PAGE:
The Gurmukhi head-words are arranged in the order explained in the following section on transcription. They are written with the maximal pointing which actually occurs. This will not necessarily be the form most commonly encountered in the text of the Adi Granth, which makes sparing use of the subscript letters and marks of nasalization. Nouns are given in the commonest form of the singular direct case, and adjectives in the masculine singular direct. Verbs are given in the absolutive (normally ending in -i). This has the advantage over the infinitive, the normal citation-form in the modern languages, of being more frequent in occurrence and standard in form. It is also alphabetically closer to the stem-form, which cannot itself be used as the citation-form without violating one of the most characteristic features of the Gurmukhi script, the lack of distinction between simple consonants and consonants + -a. Other words appear in their commonest form. The inflected forms of pronouns are so varied that they are listed as separate words. Otherwise only those inflected forms which are widely separated in alphabetical order from the head-word have been accorded separate entries.
The romanized transcription in bold type includes the maximum number of features which etymology, together with the metre, allows to be read into the Gurmukhi, including doubled consonants, aspiration of sonants, and nasalization of vowels. The dagger used before transcriptions indicates an additional word not found in Guru Nanak, There are about 350 of such entries. Alternant vowel-endings of the singular direct of nouns and adjectives are given in brackets, together with extended forms and unusual inflexions. Similarly, only irregular or unusual conjugated forms of verbs are given in the brackets. Any attempt at a more comprehensive listing could only be done in a separate systematic account of the grammar of Guru Nanak's language.
The English definitions have been kept as brief as possible. They are omitted altogether from the less common of alphabetically close pairs of synonyms, like the many pairs differing only by a single consonant. Here it has been thought sufficient to give a cross-reference to the commoner form. Terms relating to classical Hinduism, including names of gods and others, are given in their standard form, as if transliterated from Sanskrit. This makes it unnecessary to give a separate etymology for most names.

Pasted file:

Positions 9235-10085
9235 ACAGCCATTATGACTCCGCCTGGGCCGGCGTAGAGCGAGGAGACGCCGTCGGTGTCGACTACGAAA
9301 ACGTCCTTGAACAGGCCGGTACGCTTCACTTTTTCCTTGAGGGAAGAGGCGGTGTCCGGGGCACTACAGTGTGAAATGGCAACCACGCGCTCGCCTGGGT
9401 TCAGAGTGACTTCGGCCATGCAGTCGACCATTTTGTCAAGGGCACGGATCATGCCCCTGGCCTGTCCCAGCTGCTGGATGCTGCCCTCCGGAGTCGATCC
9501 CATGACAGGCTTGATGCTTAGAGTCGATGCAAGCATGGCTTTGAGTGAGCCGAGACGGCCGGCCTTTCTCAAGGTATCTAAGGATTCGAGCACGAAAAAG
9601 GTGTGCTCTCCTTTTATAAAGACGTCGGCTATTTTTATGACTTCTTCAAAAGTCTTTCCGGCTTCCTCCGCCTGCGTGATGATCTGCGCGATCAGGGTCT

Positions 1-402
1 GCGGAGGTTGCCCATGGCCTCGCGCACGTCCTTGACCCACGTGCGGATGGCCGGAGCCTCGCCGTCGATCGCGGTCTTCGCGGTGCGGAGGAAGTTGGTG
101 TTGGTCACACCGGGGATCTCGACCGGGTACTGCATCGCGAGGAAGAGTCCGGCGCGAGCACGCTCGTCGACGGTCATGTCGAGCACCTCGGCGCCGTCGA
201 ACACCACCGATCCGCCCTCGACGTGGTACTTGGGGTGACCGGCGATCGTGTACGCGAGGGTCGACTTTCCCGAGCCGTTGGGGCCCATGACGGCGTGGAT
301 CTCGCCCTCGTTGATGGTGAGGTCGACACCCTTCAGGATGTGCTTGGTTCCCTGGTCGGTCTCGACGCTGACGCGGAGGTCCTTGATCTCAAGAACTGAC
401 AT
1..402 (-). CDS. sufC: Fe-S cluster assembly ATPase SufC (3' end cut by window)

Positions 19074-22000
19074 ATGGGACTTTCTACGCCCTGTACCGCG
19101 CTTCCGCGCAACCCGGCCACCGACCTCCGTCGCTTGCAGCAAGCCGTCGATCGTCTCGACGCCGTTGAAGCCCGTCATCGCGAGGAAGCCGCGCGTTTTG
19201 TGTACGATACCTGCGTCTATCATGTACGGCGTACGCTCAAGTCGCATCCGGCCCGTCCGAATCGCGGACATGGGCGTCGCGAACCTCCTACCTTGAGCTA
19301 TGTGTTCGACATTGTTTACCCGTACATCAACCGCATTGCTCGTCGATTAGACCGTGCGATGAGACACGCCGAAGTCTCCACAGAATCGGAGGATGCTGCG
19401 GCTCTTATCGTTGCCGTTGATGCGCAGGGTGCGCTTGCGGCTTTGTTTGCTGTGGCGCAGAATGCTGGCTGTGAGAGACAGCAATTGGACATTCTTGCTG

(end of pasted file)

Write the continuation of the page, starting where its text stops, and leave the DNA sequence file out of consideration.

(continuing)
Nominal compounds are written inconsistently as one or two words in printed editions of the Adi Granth. Compounds of fresh meaning or special importance are entered here as separate single words, other compounds appearing as two words under the head-word with separate definitions. Words appearing only as the second member of compounds are listed separately, and marked with an initial hyphen. The emphasis of the glossing is on linguistic rather than theological definition. Idiomatic phrases are fully glossed, but predictable or untranslatable phrases, like nominal conjunct verbs or intensive compounds, are often simply listed. Problematic verses and contexts are quoted in full with references [see table below], with an English translation of the disputed phrase, though not necessarily of the entire quotation. Fresh interpretations are sometimes suggested, usually on etymological grounds. These re-interpretations are for the most part tentative only, so the most important or the least unlikely suggestions of the commentators are also given in English. No attempt is made to distinguish between commentators, but most references are to the standard commentary of the Sabadarath [no. 8].
Since an index verborum of the Adi Granth now exists, there was little point in adding enormously to the bulk of this glossary by providing full textual references for each word. Instead, frequency-counts have been given for each entry. These will be found to provide many interesting insights into Guru Nanak's choice of vocabulary, and into the overall character of his language. Large numbers have been rounded out to avoid giving a false impression or' precision. It is not always possible to be precise in assigning forms to homonyms, and here approximate figures have been given. Frequency-counts for irregular past participles usually appear in brackets, indicating that they have also been included in the total given for the verb under its absolutive. Some compositions of Guru Nanak are given in more than one place in the Adi Granth, and such repetitions have been disregarded in establishing frequency- counts. No counts are given for the additional words not found in Guru Nanak, where a siglum instead indicates the author. Nearly all such words are used once or twice only.